We recently testified at NYC Council about two bills regarding Environmental Justice.
The attention to EJ issues is very important, and the two bills can be strengthened with your voice!
Selections from our testimony are below and will offer you a bit more information on our perspective of this evolving issue.
Send an email to the Policy office of Costa Constantinides, Chair, Committee on Environmental Protection
The sincere interest in Environmental Justice issues was evidenced by an overflow crowd with dozens having to wait outside a recent public hearing. The NYC Council is considering two bills that would create an interagency taskforce and a concurrent advisory board as well as authorize a study to yield recommendations regarding EJ issues. It is encouraging that the Committee on Environmental Protection under the leadership of Council Member Costantinides is dedicating attention to this.
Environmental Justice is the fair treatment and meaningful involvement of all people regardless of race, color, national origin, or income with respect to the development, implementation, and enforcement of environmental laws, regulations, and policies. In NYC some neighborhoods bear the burden of hosting more polluting facilities and less parks and waterfront access than others, this is a plain fact.
While learning more about the type, sources and locations of the entities and infrastructure that are leading to the health crisis impacting parts of our City is a laudable goal of this legislation, many of us know already all too well what and where the problems are. The problem is that impacted frontline communities are rarely consulted and even then it usually desultory and merely advisory.
And many of us in EJ communities will attest, we have had enough studies and task forces about these issues and we need restorative action now. Enforceable mandates and regulations are urgently required to limit and even reverse the historically disproportionate impacts the siting of polluting facilities has had on certain communities in NYC.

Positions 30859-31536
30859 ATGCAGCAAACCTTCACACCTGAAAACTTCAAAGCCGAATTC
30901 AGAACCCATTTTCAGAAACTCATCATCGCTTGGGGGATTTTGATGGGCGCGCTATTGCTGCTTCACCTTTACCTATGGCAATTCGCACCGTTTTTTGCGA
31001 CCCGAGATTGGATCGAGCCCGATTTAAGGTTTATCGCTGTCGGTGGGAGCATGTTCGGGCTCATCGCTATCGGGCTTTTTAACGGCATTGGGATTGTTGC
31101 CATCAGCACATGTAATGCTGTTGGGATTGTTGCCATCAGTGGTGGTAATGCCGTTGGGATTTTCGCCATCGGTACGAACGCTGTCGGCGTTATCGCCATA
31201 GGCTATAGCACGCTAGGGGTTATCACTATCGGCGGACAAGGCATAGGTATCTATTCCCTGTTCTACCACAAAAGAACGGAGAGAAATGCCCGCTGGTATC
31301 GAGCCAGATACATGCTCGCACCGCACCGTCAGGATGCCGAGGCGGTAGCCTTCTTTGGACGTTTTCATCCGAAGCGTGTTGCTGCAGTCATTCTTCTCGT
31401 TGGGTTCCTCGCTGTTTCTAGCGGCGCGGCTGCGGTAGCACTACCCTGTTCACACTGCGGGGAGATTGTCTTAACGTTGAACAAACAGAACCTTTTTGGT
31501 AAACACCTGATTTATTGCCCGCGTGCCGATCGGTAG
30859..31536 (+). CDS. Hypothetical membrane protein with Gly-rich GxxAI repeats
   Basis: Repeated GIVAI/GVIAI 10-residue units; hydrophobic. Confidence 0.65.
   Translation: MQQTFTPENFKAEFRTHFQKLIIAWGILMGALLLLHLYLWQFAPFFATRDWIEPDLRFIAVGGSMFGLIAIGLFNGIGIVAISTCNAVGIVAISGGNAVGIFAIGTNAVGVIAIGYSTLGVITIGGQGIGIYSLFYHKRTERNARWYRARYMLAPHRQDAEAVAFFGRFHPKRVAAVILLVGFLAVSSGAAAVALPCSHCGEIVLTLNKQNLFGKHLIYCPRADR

For example such action on the EJ front could take the form of limiting to 20% the amount of garbage handled by any of the 5 boroughs, restricting the number and acreage of power plants allowed in any Community Board, creating a cap on the number of diesel truck industries or dry cleaning facilities allowed in any neighborhood, and so on. While at the same time creating enforceable mitigating recommendations, for example 1000 trees for every ton of Cox emission, 1 acre of open space for every 10 acres of industrial or residential development.
To achieve the stated EJ goals Council should also turn attention towards reforming ULURP, the kafka-esque land use process that most proposed development in the City goes through.
There are many recommendations for reform, from the Manhattan Institute to the Neighborhood Retail Alliance and Pratt. For starters, the ULURP process needs to better consider and address the cumulative impacts of a number of densely located projects in any area. For example, the controversial Bronx Terminal Market and the Yankee Stadium projects were considered each in isolation without evaluating the cumulative impacts of these adjacent projects that would attract thousands of newcomers each day. The traffic, loss of open space, impact on surrounding community were not considered as they would be in reality, but according to a severely flawed process.